While he may not have had interest in what I thought a young boy should be interested in, he has opened my eyes to a different world that has brought us closer together over the years. I just had to be the one to approach his interests with an open mind and with the idea that these were things we could do as a father and son.
Some words of advice from a father of an aspie, learn to be a listener, take interest in his activities, not those you think a young man should take interest in, find things to do outside the home that you can teach him and he is interested in. Also, be supportive and patient as typically those with aspergers will find it difficult to relate to things we take for granted as well as conveying their thoughts in the same manner we are accustomed to. They will never forget the times you spend with them and the memories you are making.
by: Herb Allen
Motivation is key when using reinforcement to change the behavior of individuals with Aspergers or HFA.
When you think about it, it makes sense that motivation is at the center of it all. If a child or individual is motivated, they are more willing to make certain changes in their behavior and do what you want.
Using motivation as a behavioral tool for change occurs for neurotypicals as well. For example, if there is a position available at work that someone wants, the individual will modify their behavior to increase the chances of obtaining that position. The specific change in behavior is a direct result of motivation (as in wanting the position). If the position was not available, the person would less likely be engaging in the changed behaviors.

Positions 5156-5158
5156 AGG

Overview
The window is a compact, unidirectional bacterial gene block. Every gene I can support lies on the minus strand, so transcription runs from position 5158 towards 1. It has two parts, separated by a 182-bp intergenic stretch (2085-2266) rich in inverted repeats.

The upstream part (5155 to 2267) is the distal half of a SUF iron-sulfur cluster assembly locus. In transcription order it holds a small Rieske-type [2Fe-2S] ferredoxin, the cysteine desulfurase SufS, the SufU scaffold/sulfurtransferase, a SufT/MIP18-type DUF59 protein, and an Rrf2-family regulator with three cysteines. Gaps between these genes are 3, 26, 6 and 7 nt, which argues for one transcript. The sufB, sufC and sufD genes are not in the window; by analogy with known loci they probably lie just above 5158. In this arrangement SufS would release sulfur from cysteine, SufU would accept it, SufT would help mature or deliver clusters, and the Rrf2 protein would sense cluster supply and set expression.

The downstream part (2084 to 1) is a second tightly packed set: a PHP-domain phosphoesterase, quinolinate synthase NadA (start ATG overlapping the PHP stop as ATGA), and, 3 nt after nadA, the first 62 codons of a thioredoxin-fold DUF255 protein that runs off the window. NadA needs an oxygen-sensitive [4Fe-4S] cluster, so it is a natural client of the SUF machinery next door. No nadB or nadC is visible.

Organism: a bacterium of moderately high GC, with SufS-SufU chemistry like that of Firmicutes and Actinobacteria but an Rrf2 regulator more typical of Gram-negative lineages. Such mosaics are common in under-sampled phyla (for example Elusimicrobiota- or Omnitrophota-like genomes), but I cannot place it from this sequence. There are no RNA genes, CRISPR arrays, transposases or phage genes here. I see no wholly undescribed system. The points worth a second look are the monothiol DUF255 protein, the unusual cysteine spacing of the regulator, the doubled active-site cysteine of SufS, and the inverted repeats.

That said, there are two ways to manipulate motivation:
The dictionary defines glee as:
‘great delight, especially from one’s own good fortune’
Lindsay has just been asked about a household brand. By coincidence, the makers had only recently given her exceptionally good service, replacing an expensive part at no cost.
She is more than just pleased, she is delighted – and it shows in her body movement. Glee often involves an element of a really nice surprise.
I am so excited to tell you about a new website for families of children with disabilities and special health care needs. It is Navigate Life Texas (AvancemosJuntosTexas). We at Aspergers101.org are always seeking informative new streams of support for families trying to offer their autistic/aspergers child the very best in services and Navigate Life Texas fills the bill! If you do not live in Texas, then by all means inquire about getting a Navigate Life (or one like it) in your state/country. – Jennifer Allen/Aspergers101
This bilingual website was designed to be a place of support and a source of help. It was created by a task force that’s part of the Texas Health and Human Services Commission.
It was three years in the making and the website development team spent a lot of time talking to parents across Texas. They wanted to make sure the content would meet family’s needs.
One unique feature is that every page of the site was written, reviewed, or edited by parents of children with disabilities and special health-care needs.
The website has content to address the needs of parents of children of ALL ages. It contains articles on: